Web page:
83rd ACADAMY AWARDS IN REVIEW


BEST PICTURE:

THE KING’S SPEECH

2010 has been good year for film, contrary to the views of many critics. This was a year which brought us the enigmatic Inception, twisted Black Swan, endearing Toy Story 3, the biographical prose The Social Network and even the lighter, but still entertaining cyber-punk tones of Tron: Legacy.

It also delivered films which I have yet to see, such as the multi-award winning The King’s Speech, John Wayne(ish) remake True Grit and the British satire, Four Lions.

The Academy Awards have a tendency to honour the high brow, and why not? The Box office fails to, in favour of the low brow blockbuster, but is this a bad thing? In many ways, yes, filling Hollywood’s coffers with the takings of films likes Transformers, whilst others such as the critically acclaimed Winter’s Bone will never hit those marks.

But surly if the blockbuster puts the bums on seats, then that must speak volumes about the quality. Critics panned Transformers: Revenge Of The Fallen as playing to lowest common denominator, selling out entirely to impress the popcorn crowd, giving them exactly what they need to draw in the crowd whilst sacrificing the quality of the narrative. But there are many types of film out there, as many as there are tastes.

Titles such as The King’s Speech are the bread and butter to the Blockbusters ham, all have a place, but some are more wholesome are worthwhile than others, with the ham being more enjoyable. My tastes are very varied as I am a fan of film full stop. I don’t like everything I see, and I do like blockbusters; I like Transformers, I like Memento, I like The China Syndrome.

My view of the Best Picture winner at the Oscars, is that it should reflect both the significance of that film in that year and the overall significance on the industry as a whole. The Empire Strike Back set the tone for the darker sequel, a model still in use today; The Matrix introduced us to the 21st century if cinematography and visual effects and now, in 2010, Inception again opened the door to the intelligent, original blockbuster, not dissimilar to Mission: Impossible back in 1996.

But Inception, in-spite of its critical acclaim and stellar box office, never stood a chance of the coveted big win. 1998’s Titanic year, when James Cameron’s epic walked away with 11 Oscars is now looked back upon as blip, a year when that blockbuster stole the show and granted, L.A. Confidential, my number one film, may well have won big that year if Titanic hadn’t done so well, but this was a year that the academy got it right.

A popular film won the greatest accolade, a feet that would not be repeated until 2001 with Gladiator, or 2004 with Lord Of The Rings: The Return Of The King, though be it in honour of the entire franchise. I would personally compare Inception to Gladiator in the sense that both have Oscar sensibilities, both art housey, intelligent, deep yet produced on the grand blockbuster canvass.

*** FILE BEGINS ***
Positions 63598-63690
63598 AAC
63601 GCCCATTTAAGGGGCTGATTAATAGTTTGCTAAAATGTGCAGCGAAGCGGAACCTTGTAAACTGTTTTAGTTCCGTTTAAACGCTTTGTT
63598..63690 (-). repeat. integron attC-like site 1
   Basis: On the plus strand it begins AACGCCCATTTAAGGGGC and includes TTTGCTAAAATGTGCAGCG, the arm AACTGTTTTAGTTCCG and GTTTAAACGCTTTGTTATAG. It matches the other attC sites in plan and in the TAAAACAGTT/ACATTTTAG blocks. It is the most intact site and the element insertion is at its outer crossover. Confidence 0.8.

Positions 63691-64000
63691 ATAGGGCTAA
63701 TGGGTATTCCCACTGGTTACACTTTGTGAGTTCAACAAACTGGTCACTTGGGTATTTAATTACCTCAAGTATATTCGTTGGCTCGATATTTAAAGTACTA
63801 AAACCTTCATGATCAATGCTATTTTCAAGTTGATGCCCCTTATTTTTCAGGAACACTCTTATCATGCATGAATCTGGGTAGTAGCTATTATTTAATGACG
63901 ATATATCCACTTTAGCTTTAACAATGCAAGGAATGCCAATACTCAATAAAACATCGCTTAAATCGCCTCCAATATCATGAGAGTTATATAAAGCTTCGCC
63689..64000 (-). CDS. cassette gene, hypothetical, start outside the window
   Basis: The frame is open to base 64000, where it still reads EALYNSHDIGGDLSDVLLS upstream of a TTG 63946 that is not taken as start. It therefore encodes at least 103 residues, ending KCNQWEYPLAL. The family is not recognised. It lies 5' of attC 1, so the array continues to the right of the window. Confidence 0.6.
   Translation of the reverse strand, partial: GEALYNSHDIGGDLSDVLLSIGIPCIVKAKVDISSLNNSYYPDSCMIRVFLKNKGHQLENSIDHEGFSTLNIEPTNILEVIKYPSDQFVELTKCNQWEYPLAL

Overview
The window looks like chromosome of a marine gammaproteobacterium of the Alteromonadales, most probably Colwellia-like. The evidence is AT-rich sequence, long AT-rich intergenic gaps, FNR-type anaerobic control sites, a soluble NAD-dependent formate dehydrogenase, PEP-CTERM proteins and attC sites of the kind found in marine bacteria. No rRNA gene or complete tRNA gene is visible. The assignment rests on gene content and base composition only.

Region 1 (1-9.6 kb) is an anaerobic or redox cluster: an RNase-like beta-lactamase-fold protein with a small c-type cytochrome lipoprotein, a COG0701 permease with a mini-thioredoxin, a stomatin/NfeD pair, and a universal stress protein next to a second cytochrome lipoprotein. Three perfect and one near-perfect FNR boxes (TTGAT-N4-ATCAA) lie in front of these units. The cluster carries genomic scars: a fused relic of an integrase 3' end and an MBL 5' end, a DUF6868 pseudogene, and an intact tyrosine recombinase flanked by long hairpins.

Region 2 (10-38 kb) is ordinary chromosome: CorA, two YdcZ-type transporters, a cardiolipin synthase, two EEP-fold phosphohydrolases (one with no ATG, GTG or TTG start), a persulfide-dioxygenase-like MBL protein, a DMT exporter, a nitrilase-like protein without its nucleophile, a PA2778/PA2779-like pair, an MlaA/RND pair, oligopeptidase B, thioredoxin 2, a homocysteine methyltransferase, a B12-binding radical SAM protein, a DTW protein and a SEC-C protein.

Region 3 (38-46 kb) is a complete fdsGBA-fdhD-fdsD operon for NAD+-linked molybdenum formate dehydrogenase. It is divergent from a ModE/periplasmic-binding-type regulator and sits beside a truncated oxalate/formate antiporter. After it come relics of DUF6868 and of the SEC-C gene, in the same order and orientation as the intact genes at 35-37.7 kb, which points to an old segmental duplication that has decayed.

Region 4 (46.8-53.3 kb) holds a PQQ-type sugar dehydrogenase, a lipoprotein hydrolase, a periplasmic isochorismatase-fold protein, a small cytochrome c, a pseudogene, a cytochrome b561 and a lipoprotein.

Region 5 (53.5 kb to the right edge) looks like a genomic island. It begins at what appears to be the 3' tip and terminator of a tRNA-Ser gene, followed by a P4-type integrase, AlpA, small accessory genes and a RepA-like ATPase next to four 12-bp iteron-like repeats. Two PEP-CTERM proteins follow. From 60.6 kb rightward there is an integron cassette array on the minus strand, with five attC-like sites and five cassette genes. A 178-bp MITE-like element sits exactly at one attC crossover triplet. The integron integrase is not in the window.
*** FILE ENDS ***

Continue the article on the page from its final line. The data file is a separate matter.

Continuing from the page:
What many people forget as they get into film, is that film was originally conceived as special effect. Shadow and light, where time itself is subject to a pair of scissors, and overlaying two strips of film created a dissolve. The earliest films from the late 1800’s where two minutes long and often showed the simplest of day-to-day tasks, whilst as the art form grew, special effects such a man being flattened by a steamroller were being developed.

Narrative cinema grew as did the chase comedy, the origin in fact of the term “Cut to the chase”, referring to films being too slow to hold the audiences interest, and the introduction of some action. Film battled the predominance of theatre and eventually a marriage was born but not after decades of learning and compromise.

But as the decades have rolled on, more chasms have open up within film itself, where the belief that a movie has to be intelligent, deep and thought-provoking above all, whilst the industry is making a bit of everything, and selling seats to boot. Is the audience wrong?

Comedies rarely win Oscars, in fact, I’m sure that the last was Annie Hall over 30 years ago. Mainstream blockbusters? They do okay, but are frowned up on when they do. The snobbery of the awards season is more that hypocriful when you look at the origins of the art form. Comedies, chase movies and epics. Not high brow theatre; that came later.

Congratulations to The King’s Speech, though I haven’t seen it I’m certainly looking forward to. But my film of the year was Inception, a film which has set a president for the industry to craft thought-provoking blockbusters. The King’s Speech by all accounts is the bread and butter, an arty ‘Daily Telegraph’ film which seems to offer nothing longstanding but is a decent film, which added to the whole, will not disappoint and will strengthen the film industry’s legacy.

I was also disappointed that Hans Zimmer was again snubbed, this time for his cracking Inception score, as he is one of the most influential composers working today, and my favourite to boot. But saying that, I did correctly predict the winner, The Social Network, so fair enough.

Natalie Portman was almost a shoe-in for her Oscar and fair play to her, as she really put her heart and soul into her performance, and it is a high-profile award for Black Swan, a film which I believe has been over looked.

Overall, this was another typical year on the red carpet. Lots of gloss, glamour and pomp on the way in, but too much pomposity, snobbery and belief in the industry changing the world and offering itself to it’s intellectual patrons rather than the paying customers inside. If a pat on the back is what they need after the wages are paid then some of them got it, but not necessarily the rights ones. The irony is, the Academy Awards has to be the blockbuster of awards ceremonies… Enough said?

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